Thank you for your inquiry.
Unfortunately I cannot give you an answer to your question(s). I have not personally encountered a patient that fits the description you described, nor could I find any reports in the literature of an NSAID-sensitive, aspirin-insensitive patient with nasal polyps (the Samter syndrome, as you mentioned). Such a patient would defy the pathogenesis of aspirin and NSAID-induced asthma as we know it.
However, because I could find no such case, and have no experience with dealing with any patient with this description, I am asking Dr. Marek Kowakski for help. As you know, Dr. Kowalski is an internationally recognized expert in aspirin/NSAID-induced asthma, and has published extensively in this area. When I receive Dr. Kowalski’s response, I will forward it to you.
Thank you again for your inquiry.
Phil Lieberman, M.D.
We received a response from Dr. Marek Kowalski regarding your Ask the Expert inquiry. Thank you again for your inquiry and we hope this response is helpful to you.
Phil Lieberman, M.D.
Response from Dr. Marek Kowalski:
Thank you for sharing with me this interesting report from Dr Ron Saff.
I agree with you that the description does not fit well into typical AERD.
I can see two possible explanations:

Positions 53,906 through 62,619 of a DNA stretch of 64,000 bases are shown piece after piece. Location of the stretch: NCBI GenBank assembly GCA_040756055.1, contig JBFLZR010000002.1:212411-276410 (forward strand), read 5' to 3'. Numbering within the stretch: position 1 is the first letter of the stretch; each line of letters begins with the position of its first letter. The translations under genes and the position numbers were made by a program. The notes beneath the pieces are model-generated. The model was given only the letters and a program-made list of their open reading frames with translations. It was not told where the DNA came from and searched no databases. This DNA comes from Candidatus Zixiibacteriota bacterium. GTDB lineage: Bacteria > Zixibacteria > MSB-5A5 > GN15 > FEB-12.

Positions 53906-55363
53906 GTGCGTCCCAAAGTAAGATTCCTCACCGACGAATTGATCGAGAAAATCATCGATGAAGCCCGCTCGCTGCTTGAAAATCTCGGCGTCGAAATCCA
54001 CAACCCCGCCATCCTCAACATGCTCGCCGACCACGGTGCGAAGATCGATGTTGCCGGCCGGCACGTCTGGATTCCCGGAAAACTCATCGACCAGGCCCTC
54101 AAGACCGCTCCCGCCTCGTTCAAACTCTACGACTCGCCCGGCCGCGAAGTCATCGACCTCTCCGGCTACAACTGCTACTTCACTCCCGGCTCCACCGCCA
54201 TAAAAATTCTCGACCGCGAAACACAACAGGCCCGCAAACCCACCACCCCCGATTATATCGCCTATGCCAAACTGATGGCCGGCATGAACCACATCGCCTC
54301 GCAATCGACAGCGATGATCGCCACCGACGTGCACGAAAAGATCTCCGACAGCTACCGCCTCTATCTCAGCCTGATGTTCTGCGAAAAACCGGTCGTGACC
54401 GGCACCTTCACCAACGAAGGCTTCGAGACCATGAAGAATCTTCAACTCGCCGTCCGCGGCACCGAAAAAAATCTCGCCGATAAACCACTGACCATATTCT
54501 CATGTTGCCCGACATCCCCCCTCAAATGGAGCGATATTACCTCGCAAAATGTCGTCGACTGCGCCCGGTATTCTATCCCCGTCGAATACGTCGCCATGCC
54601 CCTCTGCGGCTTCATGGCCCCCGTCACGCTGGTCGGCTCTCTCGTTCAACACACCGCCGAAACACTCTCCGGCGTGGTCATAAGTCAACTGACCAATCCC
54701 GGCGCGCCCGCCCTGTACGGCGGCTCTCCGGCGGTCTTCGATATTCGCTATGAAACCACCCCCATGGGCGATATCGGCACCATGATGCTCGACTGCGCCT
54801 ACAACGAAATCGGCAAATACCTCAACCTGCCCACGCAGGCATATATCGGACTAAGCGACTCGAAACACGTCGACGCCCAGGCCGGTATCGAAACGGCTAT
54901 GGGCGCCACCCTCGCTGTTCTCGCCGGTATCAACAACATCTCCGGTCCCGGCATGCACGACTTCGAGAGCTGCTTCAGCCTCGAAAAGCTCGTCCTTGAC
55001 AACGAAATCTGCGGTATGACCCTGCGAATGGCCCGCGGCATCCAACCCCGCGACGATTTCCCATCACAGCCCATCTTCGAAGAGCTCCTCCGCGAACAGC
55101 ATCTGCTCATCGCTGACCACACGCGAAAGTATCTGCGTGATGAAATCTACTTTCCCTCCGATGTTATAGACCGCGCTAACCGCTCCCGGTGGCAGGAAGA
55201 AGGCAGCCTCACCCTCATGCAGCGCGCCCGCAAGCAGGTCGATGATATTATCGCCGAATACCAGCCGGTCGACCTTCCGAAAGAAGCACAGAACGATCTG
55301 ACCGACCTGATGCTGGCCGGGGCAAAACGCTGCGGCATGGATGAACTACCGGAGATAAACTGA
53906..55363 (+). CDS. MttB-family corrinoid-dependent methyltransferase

1. The history of a reaction to NSAID (other than aspirin) in this patient may be not reliable - in patients with severe and not well controlled asthma drug intake and exacerbation of symptoms may be just a coincidence. The assumption, that the patient may not be hypersensitive to NSAIDs is further supported by fact that He does not get much sinusitis and his nasal polyps are stable; which is not typical for Samter's syndrome with severe asthma.
2. The second option is less likely. The patient may have the non-cross reactive type of hypersensitivity to NSAIDs (SNIHR) and the presence of asthma/CRS is just a coincidence. It would be helpful to know: to how many and specifically to which NSAIDs he reported reaction? What were the symptoms and timing of reactions?
3. The third and the least likely possibility is that the patient has the AERD, but his report on aspirin tolerance is not reliable (took too small dose of ASA or ASA was taken while on full set of anti-asthma medicines).
If 1 or 2 is true there is no indication for ASA-desensitization (no evidence that it may work in ASA-tolerant patients)
To confirm the third option (allowing for desensitization) I would go for intranasal lys-ASA challenge.
I hope that my remarks will be helpful.
Marek L. Kowalski MD, PhD
Professor and Chairman
Department of Immunology,Rheumatology & Allergy, Chair of Clinical Immunology and Microbiology Medical University of Lodz